This article from the NYT linking income and smoking underscores the health disparities that exist based on where you live. According to a new analysis of federal smoking data, smoking—which is the leading cause of preventable deaths in the US—is increasingly a habit of the poor and working class.
Smoking rates have declined in affluent neighborhoods, but remain high in impoverished areas — which is scary when viewed through the lens of disease prevention.
Zip codes matter to your health in lots of ways beyond smoking. Access to healthy foods, safe playing areas, green spaces, level of education—they all contribute to the health of a community. The good news is that this issue is now getting attention, and that communities are trying to do something about it.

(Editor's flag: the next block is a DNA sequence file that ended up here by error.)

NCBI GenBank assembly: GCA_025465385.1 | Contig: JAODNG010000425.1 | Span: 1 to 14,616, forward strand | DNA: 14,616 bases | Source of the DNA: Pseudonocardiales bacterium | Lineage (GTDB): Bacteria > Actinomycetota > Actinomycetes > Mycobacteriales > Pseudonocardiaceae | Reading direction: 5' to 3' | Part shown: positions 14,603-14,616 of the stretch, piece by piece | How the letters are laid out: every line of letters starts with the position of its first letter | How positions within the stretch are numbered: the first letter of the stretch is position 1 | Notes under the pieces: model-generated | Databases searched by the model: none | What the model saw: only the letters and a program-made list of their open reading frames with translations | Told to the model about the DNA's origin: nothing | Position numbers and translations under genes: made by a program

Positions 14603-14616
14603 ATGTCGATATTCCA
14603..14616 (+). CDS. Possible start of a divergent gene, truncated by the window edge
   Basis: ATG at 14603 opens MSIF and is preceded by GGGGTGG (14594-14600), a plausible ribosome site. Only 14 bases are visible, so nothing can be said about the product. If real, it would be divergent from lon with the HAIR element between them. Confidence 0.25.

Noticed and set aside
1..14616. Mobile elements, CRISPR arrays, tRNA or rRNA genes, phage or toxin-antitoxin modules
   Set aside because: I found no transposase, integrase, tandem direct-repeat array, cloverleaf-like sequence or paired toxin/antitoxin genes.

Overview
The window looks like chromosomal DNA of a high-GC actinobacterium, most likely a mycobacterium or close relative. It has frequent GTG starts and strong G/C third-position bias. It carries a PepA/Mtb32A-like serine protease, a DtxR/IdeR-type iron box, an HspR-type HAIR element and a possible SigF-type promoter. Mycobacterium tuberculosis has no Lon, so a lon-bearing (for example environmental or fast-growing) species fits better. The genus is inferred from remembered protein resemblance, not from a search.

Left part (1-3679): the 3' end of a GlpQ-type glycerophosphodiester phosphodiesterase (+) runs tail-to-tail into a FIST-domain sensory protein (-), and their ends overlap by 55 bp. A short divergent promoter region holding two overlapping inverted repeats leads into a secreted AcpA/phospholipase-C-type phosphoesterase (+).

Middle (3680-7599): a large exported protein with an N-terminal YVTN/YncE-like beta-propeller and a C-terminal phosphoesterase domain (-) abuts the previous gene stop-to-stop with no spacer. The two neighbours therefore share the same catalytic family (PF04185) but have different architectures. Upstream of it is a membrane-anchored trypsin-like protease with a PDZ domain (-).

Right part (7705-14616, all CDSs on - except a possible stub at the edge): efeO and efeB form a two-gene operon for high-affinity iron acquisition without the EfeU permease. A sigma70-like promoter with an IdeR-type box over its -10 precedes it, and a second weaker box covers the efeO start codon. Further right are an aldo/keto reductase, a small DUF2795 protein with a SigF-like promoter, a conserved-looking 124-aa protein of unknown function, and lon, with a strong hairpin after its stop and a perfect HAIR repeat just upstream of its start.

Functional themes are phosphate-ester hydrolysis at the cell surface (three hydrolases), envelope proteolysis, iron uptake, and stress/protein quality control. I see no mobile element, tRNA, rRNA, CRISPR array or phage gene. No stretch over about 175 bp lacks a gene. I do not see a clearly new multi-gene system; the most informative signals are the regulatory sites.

Because of our commitment to building healthy communities across the US, we’re doing some cool things. We announced a new grant that joins GSK with a team of nonprofits in three underserved Denver communities. Take a look at what is happening in Denver to help improve the health of kids through increasing activity and healthy eating.
There’s no magic to this. Just commitment—from all of us.